Just in time for the start of the school year, a study reports that kids who attend church regularly get higher grades:

In the nearly 24 years Carolyn Knight has been director of children’s ministries at the United Methodist Church in Mitchell, she has seen the number of children participating in youth groups and summer church camps decline.

“We used to send 150 people to camps and it’s probably half now,” Knight said. “You really have to start thinking outside of the box to try to find ways to hang on to them.”

It’s unfortunate, says Knight, who can quickly list reasons she feels children should be involved in the church, ranging from the sense of trust gained from fellowship to the morals associated with a Christian lifestyle.

A study released earlier this summer points out one more possible advantage: Academic achievement above and beyond that attained by kids who don’t attend regular services.

According to a study conducted by the National Longitudinal Study of Adolescent Health, students who attend church tend to have a .144 higher grade-point average than students who do not attend services.

The study recently was quoted in a story published by the Press-Citizen of Iowa City, Iowa, as well as a piece posted on the Web site livescience.com.

Knight said she isn’t surprised by the study’s claims. She believes families dedicated to attending weekly services are also more attentive to their child’s academic performance.

The Rev. Larry Regynski of Holy Family Church in Mitchell agrees.

“If you’re looking at why kids drop out of school, you find it’s probably related to not a lot of parental support,” he said. “I think there’s kind of a trickle-down effect.”

Dirk Hagmaier, youth and family pastor at First Lutheran Church, works with the United Methodist Church to bring in guest speakers who touch on such sensitive topics as drugs, alcohol and sexuality.

Hagmaier said the speakers educate church-going children about the dangers and temptations that often lead to poor academic performance or the decision to drop out of school. That motivational effort by itself helps, he said.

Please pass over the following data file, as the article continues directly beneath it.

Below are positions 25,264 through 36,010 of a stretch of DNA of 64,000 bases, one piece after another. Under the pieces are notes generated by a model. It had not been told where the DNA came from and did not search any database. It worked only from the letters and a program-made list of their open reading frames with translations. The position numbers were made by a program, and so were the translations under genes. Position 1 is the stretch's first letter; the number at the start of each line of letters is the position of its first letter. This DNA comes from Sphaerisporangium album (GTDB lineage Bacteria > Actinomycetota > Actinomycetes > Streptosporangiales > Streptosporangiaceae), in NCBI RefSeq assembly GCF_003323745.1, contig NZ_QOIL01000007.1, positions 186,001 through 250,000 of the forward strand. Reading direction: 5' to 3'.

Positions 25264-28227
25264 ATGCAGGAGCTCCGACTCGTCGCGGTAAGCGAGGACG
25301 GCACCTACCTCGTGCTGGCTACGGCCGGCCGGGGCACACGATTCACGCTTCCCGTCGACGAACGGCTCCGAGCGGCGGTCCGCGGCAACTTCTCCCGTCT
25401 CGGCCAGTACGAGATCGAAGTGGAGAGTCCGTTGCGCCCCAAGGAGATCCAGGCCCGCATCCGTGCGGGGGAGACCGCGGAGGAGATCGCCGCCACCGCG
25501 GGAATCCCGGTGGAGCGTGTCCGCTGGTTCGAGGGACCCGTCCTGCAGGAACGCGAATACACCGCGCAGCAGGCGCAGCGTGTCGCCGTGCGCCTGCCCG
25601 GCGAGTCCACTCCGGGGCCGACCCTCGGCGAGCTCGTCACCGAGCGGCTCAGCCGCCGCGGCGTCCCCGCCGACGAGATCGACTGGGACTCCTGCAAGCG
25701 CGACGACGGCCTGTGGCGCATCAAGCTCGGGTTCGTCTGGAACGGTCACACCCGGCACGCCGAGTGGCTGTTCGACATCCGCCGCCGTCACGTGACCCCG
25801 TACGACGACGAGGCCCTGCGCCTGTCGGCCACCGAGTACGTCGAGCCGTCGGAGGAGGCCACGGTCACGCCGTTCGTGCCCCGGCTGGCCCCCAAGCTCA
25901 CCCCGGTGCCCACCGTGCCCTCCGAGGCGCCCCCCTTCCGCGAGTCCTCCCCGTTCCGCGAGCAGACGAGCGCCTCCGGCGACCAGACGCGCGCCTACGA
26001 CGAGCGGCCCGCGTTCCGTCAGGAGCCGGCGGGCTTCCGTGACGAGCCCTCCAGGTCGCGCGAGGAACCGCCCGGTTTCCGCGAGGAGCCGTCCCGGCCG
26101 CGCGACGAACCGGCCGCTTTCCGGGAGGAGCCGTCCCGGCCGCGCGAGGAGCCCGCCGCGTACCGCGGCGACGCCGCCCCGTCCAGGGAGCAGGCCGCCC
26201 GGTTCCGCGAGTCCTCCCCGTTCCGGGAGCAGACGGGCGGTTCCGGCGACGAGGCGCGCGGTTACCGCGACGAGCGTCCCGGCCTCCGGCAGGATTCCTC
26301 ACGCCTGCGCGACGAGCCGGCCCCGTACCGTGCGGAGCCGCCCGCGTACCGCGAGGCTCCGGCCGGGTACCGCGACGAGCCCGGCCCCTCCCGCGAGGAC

It’s also important for the church to provide strong role models to students.

“I truly believe it’s being a good example,” Hagmaier said. “You can talk the talk, but if you don’t show the children how to live a healthy life, it’s really difficult.”

The First Lutheran Church and the United Methodist Church also have combined forces to offer a mentoring program, scheduled to begin on Oct. 8. Anne Anderson, director of youth ministries at the First Lutheran Church, has already started her role as mentor for a student.

The program is designed to provide a positive role model that will assist the student with personal wellness, Anderson said. The better a student feels, she theorizes, the better their academic performance will be.

“It’s a proven fact in education that if a person feels good about themselves … it would have a positive effect academically,” Anderson said. “If we can provide another caring adult in their lives, their success in life goes way up. It’s a win-win.”

Other findings about church attendance and academic performance, according to livescience.com:

+ Church-going students have a more than 60 percent greater chance of making the decision not to drop out of school.

+ Kids who attend church are more likely to have friends with higher GPAs and also skip school less often than students who do not attend church.

Joe Graves, superintendent of the Mitchell School District and a Roman Catholic deacon, said the study makes sense. While Graves said church attendance isn’t a “litmus test” for how a child will do in school, he does see the connection between church attendance and academic performance.

“I think when you have that sense of faith, you have a sense that you are here for a purpose. You are here, in some sense, for serving,” Graves said. “In order to maximize what God’s given you, you’ve got to pursue things in your life that will make you better prepared to do so.”

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